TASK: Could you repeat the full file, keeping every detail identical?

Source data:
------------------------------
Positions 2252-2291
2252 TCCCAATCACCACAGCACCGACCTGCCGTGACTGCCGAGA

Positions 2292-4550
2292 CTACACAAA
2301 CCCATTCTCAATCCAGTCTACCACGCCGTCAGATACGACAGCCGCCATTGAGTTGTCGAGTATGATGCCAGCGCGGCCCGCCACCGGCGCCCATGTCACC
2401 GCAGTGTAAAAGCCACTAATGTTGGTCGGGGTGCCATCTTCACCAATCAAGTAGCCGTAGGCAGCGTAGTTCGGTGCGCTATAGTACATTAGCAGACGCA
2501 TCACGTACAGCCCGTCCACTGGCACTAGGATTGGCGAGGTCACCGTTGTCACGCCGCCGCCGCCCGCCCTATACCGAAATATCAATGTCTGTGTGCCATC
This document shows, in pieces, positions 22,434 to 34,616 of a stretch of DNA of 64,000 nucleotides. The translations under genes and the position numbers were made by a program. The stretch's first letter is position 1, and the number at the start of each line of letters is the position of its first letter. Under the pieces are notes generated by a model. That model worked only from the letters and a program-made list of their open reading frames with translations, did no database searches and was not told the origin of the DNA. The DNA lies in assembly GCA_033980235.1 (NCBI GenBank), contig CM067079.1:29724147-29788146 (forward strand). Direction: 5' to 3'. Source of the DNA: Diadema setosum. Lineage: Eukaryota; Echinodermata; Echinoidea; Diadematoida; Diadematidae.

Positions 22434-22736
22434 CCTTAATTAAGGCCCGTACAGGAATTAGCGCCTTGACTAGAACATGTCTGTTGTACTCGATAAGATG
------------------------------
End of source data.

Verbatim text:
Positions 2252-2291
2252 TCCCAATCACCACAGCACCGACCTGCCGTGACTGCCGAGA

Positions 2292-4550
2292 CTACACAAA
2301 CCCATTCTCAATCCAGTCTACCACGCCGTCAGATACGACAGCCGCCATTGAGTTGTCGAGTATGATGCCAGCGCGGCCCGCCACCGGCGCCCATGTCACC
2401 GCAGTGTAAAAGCCACTAATGTTGGTCGGGGTGCCATCTTCACCAATCAAGTAGCCGTAGGCAGCGTAGTTCGGTGCGCTATAGTACATTAGCAGACGCA
2501 TCACGTACAGCCCGTCCACTGGCACTAGGATTGGCGAGGTCACCGTTGTCACGCCGCCGCCGCCCGCCCTATACCGAAATATCAATGTCTGTGTGCCATC
This document shows, in pieces, positions 22,434 to 34,616 of a stretch of DNA of 64,000 nucleotides. The translations under genes and the position numbers were made by a program. The stretch's first letter is position 1, and the number at the start of each line of letters is the position of its first letter. Under the pieces are notes generated by a model. That model worked only from the letters and a program-made list of their open reading frames with translations, did no database searches and was not told the origin of the DNA. The DNA lies in assembly GCA_033980235.1 (NCBI GenBank), contig CM067079.1:29724147-29788146 (forward strand). Direction: 5' to 3'. Source of the DNA: Diadema setosum. Lineage: Eukaryota; Echinodermata; Echinoidea; Diadematoida; Diadematidae.

Positions 22434-22736
22434 CCTTAATTAAGGCCCGTACAGGAATTAGCGCCTTGACTAGAACATGTCTGTTGTACTCGATAAGATG